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SMILE BEFORE DEATH (1972) Reviews of Giallo soon on Arrow Blu-ray


Smile before death is a 1972 Italian Giallo thriller film about a teenage girl who suspects her stepfather of having killed her mother.

Directed by Silvio Amadio (Amuk!) from a manuscript written with Francesco Orazio Di Dio and Francesco Villa, based on a story by Amadio and Francesco Merli.

The Domizia Cinematografica stars Jenny Tamburi alias Luciana Della Robbia (The mental; Frankenstein, Italian style; Suspicious death of a minor), Silvano Tranquilli (The black belly of the tarantula; Spider web; So sweet, so dead), Rosalba Neri (The devil’s wedding night; Lady Frankenstein) and Hiram Keller (Life; Seven deaths in the cat’s eyes).

The soundtrack was composed by Roberto Pregadio [as Bob Deramont] (The last house on the beach; Death carries a cane; King of King Island).


Blu-ray release:
Smile before death published by Arrow Video as part of Giallo Essentials: Black Edition collection on July 26, 2022. The other two films in the box are The weapon, the hour, the motive and The Killer reserved nine seats.

Limited edition content:
Brand new 2K restorations from the original camera negatives of Smile before death and The weapon, the hour, the motive
2K recovery from the original camera negative off The Killer reserved nine seats
High Definition Blu-ray (1080p) presentations of each movie
Original lossless mono Italian and English soundtracks on Smile before death and The Killer reserved nine seats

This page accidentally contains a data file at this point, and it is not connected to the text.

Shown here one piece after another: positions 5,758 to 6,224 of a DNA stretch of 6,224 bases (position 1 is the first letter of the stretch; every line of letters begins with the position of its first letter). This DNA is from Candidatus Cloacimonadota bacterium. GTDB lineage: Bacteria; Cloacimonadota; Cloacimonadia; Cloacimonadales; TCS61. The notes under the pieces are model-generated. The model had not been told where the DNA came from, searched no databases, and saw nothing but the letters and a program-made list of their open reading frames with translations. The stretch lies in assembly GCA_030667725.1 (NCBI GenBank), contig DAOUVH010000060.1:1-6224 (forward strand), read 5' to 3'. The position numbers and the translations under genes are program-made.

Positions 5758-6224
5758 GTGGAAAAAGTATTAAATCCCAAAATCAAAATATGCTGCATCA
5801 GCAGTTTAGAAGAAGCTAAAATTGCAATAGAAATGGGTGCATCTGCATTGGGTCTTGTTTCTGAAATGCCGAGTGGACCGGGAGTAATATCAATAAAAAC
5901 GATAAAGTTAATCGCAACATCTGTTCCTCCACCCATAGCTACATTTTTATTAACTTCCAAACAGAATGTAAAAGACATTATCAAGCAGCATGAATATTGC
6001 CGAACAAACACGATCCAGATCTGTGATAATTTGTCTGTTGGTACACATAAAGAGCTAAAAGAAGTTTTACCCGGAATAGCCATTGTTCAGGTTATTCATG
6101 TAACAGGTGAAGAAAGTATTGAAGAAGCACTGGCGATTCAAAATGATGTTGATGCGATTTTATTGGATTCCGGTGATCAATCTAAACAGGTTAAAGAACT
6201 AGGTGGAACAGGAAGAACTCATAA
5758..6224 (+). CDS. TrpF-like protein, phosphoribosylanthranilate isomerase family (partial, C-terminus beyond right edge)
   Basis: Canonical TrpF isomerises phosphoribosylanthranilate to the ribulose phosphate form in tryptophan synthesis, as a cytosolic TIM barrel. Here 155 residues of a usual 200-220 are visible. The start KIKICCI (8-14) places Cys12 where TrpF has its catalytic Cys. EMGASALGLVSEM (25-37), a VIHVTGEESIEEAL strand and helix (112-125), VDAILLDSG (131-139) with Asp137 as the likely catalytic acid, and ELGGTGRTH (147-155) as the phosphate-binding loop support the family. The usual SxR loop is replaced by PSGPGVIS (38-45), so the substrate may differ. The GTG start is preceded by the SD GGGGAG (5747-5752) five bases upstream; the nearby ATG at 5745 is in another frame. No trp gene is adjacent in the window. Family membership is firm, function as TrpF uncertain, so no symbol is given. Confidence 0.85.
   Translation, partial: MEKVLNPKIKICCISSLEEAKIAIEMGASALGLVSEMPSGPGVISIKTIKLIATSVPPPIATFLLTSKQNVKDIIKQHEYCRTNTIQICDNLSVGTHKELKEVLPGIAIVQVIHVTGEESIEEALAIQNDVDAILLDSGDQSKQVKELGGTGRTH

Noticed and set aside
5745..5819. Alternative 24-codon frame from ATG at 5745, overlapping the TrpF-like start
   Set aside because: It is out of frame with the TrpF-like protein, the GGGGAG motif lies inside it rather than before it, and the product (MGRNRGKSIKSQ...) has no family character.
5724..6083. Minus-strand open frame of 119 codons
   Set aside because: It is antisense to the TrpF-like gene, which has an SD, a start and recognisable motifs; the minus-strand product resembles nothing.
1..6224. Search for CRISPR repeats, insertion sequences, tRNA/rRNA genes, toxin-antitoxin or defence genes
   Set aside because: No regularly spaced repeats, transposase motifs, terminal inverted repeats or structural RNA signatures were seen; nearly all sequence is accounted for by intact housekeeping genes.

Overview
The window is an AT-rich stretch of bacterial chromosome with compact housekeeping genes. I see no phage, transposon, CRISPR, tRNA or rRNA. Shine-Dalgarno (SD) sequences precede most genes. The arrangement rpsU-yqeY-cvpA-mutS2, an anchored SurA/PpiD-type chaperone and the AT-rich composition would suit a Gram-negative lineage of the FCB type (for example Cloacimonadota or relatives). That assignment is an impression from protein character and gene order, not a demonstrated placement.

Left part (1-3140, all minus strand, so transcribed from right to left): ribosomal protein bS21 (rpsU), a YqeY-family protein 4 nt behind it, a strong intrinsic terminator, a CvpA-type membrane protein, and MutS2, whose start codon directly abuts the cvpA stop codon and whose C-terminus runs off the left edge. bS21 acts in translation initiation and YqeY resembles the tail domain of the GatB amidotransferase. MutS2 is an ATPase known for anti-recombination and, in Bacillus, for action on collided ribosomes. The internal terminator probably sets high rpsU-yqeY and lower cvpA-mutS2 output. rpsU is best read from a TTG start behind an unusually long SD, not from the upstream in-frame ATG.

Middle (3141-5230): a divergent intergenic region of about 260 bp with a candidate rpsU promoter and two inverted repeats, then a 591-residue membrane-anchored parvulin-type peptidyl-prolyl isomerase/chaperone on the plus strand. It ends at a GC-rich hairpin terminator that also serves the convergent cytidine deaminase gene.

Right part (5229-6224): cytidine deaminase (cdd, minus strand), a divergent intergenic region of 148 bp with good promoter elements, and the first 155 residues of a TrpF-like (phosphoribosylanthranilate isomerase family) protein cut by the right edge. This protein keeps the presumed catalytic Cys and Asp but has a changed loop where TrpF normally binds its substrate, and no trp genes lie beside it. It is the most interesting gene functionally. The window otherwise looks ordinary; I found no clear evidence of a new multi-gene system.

Original lossless mono Italian soundtrack on The weapon, the hour, the motive
English subtitles for the Italian soundtracks
Optional English subtitles for the deaf and hard of hearing for the English soundtracks
Rigid box wrap with original poster artwork in a Giallo Essentials Collection slipcover with window
Reversible sleeves for each film with original and newly commissioned artwork by Adam Rabalais, Peter Strain and Haunt Love

Disc One: Smile Before Death
Brand new audio commentary by writers and critics Troy Howarth and Nathaniel Thompson
Original Italian and English pre- and final titles
Smile of the Hyena, a brand new video interview with Stefano Amadio, film journalist and son of director Silvio Amadio
Never-before-seen extended nude scenes, not used in the final film
Photo gallery

Disk two: The weapon, the lesson, the motif
Brand new audio commentary by author and critic Alexandra Heller-Nicholas
A Man in Giallo, a brand new video interview with actor Salvatore Puntillo
Pre- and final titles for the lost English-language dub
Photo gallery

Disk three: The Killer reserved nine seats
Brand new audio commentary by author and critic Kat Ellinger
Hanging with Howard, a video interview with actor Howard Ross
Writing with Biagio, a video interview with screenwriter Biagio Proietti
Italian cinema trailer (in Italian and English)
Photo gallery

First printing only: Individual illustrated collector’s booklets for each film, with new authorship by Rachael Nisbet, Barry Forshaw and Peter Jilmstad

A middle-aged woman, Dorothy Emerson, is seen suffering a violent death in a bathroom. A police report concludes that she committed suicide by cutting her own throat with a shard of glass because she had drunk a lot and the door was locked from the inside.

A teenage girl, Nancy Thompson (Luciana Della Robbia), unexpectedly arrived at the deceased mother’s country villa. She meets Gianna (Rosalba Neri), a photographer and Dorothy’s former best friend (who had lived in the villa as a long-term guest), and they end a friendship.

It quickly becomes clear that Gianna and Marco (Silvano Tranquilli) have a relationship. The teenage girl’s natural charm intoxicates both the older couple, and blinds develop rapidly. More importantly, Nancy, after being alerted by housekeeper Magda (Dana Ghia), begins to suspect that her mother’s death may not have been suicide …